POWER Start Your Meetings

How many meetings have you been in that you didn’t understand why you or someone else was there? Or perhaps you didn’t know why the meeting was happening or what the meeting was expected to deliver? On average, an hour meeting attended by ten people costs the business £500. Roll this out to a couple of meetings a week, and that team is burning through £4,000. For investment we better be getting a good return. Worse still, if that meeting didn’t come to a solid conclusion and setup another meeting, the cost of delay could be high. An easy to adopt meeting facilitation technique that can help to dramatically increase meeting output, increase ROI, and reduce the cost of delay is a POWER start. Continue reading “POWER Start Your Meetings”

Thoughts in Retrospective

Scrum team using post it notes

Agile retrospectives are something that all agile teams are by now familiar with, to one extent or another. Retros are built into the manifesto in Principle 12; At regular intervals, the team reflects on how to become more effective, then tunes and adjusts its behaviour accordingly. Retros were built into frameworks such as eXtreme Programming and Scrum, and have now become a staple of the cadence we expect to see in any kind of agile team. Given their high significance in our processes, and being process managers, retrospectives should be of the highest priority to ScrumMasters. Continue reading “Thoughts in Retrospective”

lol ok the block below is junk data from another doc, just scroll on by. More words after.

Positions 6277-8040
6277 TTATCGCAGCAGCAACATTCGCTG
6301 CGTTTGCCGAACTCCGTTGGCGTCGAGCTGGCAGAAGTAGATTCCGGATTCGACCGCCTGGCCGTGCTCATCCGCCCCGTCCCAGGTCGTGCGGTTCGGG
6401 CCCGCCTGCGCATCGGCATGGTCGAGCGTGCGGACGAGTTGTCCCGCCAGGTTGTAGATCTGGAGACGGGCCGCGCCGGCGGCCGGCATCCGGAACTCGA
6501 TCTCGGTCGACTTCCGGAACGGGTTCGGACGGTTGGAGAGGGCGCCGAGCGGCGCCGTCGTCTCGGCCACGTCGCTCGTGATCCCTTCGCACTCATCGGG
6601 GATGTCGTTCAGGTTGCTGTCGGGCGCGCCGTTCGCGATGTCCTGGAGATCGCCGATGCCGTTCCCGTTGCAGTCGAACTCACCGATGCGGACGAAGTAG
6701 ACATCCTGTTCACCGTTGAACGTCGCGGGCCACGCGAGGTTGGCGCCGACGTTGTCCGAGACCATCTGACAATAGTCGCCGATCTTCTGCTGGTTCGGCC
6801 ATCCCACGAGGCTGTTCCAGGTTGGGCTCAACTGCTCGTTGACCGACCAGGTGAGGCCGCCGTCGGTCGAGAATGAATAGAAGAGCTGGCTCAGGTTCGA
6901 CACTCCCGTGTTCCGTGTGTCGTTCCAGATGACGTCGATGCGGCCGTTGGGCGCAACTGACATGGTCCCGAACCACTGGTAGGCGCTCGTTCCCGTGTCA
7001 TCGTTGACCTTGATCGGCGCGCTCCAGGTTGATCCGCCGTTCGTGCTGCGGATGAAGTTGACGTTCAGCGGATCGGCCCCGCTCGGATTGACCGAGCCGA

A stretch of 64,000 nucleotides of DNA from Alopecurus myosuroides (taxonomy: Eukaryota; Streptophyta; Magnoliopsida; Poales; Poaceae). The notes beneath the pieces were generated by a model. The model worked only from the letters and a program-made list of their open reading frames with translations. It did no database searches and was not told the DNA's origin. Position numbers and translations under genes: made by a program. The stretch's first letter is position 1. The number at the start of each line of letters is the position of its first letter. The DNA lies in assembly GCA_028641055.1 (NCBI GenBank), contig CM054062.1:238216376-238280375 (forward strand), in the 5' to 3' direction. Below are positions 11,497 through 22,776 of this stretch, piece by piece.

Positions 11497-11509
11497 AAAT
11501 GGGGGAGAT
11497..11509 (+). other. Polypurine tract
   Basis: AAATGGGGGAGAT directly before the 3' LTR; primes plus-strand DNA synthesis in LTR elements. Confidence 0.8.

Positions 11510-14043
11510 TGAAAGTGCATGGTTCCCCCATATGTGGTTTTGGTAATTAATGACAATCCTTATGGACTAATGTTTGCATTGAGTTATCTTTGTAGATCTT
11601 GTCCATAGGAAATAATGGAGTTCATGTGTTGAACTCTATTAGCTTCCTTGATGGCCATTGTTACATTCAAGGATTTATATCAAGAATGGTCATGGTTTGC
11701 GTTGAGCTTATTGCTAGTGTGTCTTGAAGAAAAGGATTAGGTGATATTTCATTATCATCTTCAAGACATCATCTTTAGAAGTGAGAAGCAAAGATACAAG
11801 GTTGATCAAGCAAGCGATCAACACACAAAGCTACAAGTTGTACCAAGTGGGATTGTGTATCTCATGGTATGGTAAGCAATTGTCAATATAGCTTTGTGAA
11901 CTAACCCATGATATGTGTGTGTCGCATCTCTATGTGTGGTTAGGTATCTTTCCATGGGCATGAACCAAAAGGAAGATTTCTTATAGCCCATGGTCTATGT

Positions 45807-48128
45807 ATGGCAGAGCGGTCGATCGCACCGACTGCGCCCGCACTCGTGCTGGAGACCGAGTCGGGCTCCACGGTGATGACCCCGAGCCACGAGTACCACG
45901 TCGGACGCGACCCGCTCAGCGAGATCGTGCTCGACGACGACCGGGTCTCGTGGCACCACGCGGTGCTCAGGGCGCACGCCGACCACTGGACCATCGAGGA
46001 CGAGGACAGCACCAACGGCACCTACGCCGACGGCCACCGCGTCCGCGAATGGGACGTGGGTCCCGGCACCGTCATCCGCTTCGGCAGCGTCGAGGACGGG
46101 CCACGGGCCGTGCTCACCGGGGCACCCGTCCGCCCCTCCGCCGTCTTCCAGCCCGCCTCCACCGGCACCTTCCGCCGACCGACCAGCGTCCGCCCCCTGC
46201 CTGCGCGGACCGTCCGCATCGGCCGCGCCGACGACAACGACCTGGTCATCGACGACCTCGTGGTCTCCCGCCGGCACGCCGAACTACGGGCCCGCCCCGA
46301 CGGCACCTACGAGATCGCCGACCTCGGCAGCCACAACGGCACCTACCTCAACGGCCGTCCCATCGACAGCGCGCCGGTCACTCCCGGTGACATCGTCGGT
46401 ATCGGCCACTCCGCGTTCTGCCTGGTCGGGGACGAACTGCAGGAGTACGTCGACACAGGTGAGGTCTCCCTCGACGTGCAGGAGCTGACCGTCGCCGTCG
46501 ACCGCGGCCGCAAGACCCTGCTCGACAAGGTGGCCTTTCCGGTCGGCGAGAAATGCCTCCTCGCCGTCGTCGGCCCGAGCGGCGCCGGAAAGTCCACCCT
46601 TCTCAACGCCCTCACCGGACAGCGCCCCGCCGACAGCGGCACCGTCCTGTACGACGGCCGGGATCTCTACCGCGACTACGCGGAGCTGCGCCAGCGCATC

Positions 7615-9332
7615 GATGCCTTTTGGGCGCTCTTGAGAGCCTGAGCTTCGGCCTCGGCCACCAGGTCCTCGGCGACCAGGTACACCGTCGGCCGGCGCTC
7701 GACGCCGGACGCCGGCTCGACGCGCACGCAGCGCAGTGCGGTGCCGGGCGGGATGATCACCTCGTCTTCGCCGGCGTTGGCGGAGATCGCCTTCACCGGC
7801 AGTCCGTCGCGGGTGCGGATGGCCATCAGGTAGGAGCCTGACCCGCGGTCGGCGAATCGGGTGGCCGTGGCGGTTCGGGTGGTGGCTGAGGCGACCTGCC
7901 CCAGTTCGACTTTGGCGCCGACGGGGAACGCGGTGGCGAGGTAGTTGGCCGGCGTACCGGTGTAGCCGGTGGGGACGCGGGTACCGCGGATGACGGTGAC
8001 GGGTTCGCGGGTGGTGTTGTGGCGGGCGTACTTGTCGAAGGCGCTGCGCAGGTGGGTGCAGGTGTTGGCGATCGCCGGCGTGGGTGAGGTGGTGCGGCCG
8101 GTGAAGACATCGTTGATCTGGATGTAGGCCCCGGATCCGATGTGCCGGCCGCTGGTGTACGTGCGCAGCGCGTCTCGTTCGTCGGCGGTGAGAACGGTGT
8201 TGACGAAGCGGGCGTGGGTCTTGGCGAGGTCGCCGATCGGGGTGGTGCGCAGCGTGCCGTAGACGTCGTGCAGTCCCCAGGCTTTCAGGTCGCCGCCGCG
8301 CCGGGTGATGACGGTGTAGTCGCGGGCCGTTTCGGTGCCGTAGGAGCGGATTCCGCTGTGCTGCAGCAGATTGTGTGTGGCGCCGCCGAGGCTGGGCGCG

Doing Agile, Being Agile

Over the last few months I’ve heard many experienced agile practitioners talk about their thoughts and feelings around agile adoption in London, and the wider world. A common theme between them all has been that there is a difference between saying that one is ‘doing’ agile, and actually being agile. Nearly everyone I’ve spoken to who has an active interest in agile practices has stories about a team treating agile like they would PRINCE2 or any other project management strategy. I’ve heard of and seen teams follow scrum to the letter, and in doing so completely miss the point of it. Agile is a verb not a noun, and it is worth reflecting upon that whenever we attempt to do something in the name of agile. Continue reading “Doing Agile, Being Agile”

The Ten Minute Trainer

This week’s Adventures with Agile meetup was a seminar by Sharon Bowman, author of Training from the Back of the Room. As with all the best talks it was both engaging and informative. We were taught in my favourite way; by doing what we were learning. As one person on my table said, “This is incredibly meta.” Here are my takeaway points. Continue reading “The Ten Minute Trainer”